Articles | Volume 58, issue 2
Arch. Anim. Breed., 58, 309–315, 2015
Arch. Anim. Breed., 58, 309–315, 2015

Original study 31 Jul 2015

Original study | 31 Jul 2015

Acidic stress caused by dietary administration of citric acid in broiler chickens

R. Nourmohammadi and H. Khosravinia R. Nourmohammadi and H. Khosravinia
  • Department of Animal Sciences, Lorestan University, Khorramabad, Lorestan, Iran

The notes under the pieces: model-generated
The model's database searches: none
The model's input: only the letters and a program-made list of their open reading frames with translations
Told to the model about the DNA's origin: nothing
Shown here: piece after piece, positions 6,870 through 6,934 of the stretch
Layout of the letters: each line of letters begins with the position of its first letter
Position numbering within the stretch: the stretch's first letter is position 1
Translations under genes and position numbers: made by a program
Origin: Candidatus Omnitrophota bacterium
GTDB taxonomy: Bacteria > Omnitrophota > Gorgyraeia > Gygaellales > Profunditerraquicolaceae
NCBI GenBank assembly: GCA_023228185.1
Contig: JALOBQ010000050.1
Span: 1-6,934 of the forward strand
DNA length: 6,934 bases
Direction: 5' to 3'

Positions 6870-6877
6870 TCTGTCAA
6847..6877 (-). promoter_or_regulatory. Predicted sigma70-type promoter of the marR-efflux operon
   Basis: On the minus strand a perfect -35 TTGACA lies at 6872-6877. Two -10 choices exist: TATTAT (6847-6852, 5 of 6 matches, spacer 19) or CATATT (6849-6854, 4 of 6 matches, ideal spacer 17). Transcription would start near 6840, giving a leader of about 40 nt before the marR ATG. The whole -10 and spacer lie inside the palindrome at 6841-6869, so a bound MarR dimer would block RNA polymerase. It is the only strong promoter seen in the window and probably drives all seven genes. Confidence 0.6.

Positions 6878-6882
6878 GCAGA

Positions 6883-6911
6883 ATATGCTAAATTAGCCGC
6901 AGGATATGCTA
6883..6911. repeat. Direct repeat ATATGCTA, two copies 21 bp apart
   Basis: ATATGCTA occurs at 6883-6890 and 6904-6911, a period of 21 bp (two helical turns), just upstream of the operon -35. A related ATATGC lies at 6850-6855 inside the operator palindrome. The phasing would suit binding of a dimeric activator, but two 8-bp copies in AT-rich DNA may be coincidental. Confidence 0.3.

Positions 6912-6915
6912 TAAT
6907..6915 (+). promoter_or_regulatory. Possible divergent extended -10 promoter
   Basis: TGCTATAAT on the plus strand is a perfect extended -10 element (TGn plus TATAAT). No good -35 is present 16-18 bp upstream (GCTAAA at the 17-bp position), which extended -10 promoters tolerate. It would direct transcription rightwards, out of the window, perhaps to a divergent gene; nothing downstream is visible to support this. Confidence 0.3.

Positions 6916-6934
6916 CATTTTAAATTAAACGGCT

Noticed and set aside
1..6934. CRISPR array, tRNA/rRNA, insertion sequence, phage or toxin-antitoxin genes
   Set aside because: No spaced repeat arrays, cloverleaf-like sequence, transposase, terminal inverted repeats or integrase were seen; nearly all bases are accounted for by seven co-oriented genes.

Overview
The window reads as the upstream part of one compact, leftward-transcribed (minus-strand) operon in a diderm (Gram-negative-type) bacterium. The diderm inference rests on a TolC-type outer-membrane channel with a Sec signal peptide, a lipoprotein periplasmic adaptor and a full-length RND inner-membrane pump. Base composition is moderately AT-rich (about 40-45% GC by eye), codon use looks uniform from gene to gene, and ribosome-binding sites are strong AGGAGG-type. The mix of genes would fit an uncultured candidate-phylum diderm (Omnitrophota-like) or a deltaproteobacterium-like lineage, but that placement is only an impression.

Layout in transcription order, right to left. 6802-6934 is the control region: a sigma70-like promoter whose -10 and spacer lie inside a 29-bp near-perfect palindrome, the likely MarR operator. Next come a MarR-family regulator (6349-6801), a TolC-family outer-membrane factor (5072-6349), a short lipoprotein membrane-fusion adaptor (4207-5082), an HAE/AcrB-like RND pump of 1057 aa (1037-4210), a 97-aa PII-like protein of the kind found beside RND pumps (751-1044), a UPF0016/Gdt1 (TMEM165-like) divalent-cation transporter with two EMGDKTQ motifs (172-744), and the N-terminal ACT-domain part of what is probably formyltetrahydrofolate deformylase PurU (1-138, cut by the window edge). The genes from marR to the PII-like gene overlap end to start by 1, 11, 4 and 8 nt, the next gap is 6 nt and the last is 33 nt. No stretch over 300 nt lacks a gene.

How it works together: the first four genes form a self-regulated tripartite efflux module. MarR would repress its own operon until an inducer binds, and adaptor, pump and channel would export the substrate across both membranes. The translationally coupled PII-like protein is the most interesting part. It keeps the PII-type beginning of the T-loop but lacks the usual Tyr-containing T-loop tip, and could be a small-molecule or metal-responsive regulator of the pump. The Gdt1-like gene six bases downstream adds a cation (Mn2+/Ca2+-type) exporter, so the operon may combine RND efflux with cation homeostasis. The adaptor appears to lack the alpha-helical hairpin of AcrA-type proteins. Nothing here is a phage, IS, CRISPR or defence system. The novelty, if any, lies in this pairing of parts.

Abstract. Citric acid (CA) is commonly used in poultry diets to promote growth by acidifying the gastrointestinal contents, improving nutrient digestibility, and reducing pathogen loads; therefore, this study was conducted to demonstrate the effects of 0, 30 and 60 g of CA per kilogramme of diet on productive performance, selected blood metabolites, immune response and certain gut-related variables in broiler chickens using 150, 7-day-old Ross 308 male broiler chicks in five replicates of 10 birds each per diet. Growth performance, daily feed intake and tibia phosphorous (P) retention were significantly improved by the diets containing 30 g kg−1 of CA (P < 0.01) but were suppressed as CA increased to 60 g kg−1. Dietary CA increased proventriculus, gizzard and ileum percentage and villus length, crypt depth and goblet cell number in duodenum, jejunum and ileum as well as ileal digestibility of crude protein, apparent metabolisable energy and total phosphorus while it decreased the pH of contents in the gut segments concerned (P < 0.01). Diets containing 60 g kg−1 of CA significantly reduced plasma P and Fe levels as well as cholesterol level and Alkaline phosphatase activity (P < 0.05) while increasing the aspartate aminotransferase and lactate dehydrogenase activities (P < 0.01) in the blood serum of the birds at day 42 of age. The percentage of bursa and thymus was greater in the birds fed on diets containing 60 and 30 g kg−1 of CA, respectively (P < 0.01). It was concluded that inclusion of 60 g kg−1 of CA in the diet resulted in a severe reduction in performance, nutrient digestion and absorption and liver dysfunctions in broiler chickens, a phenomenon we call as acidic stress.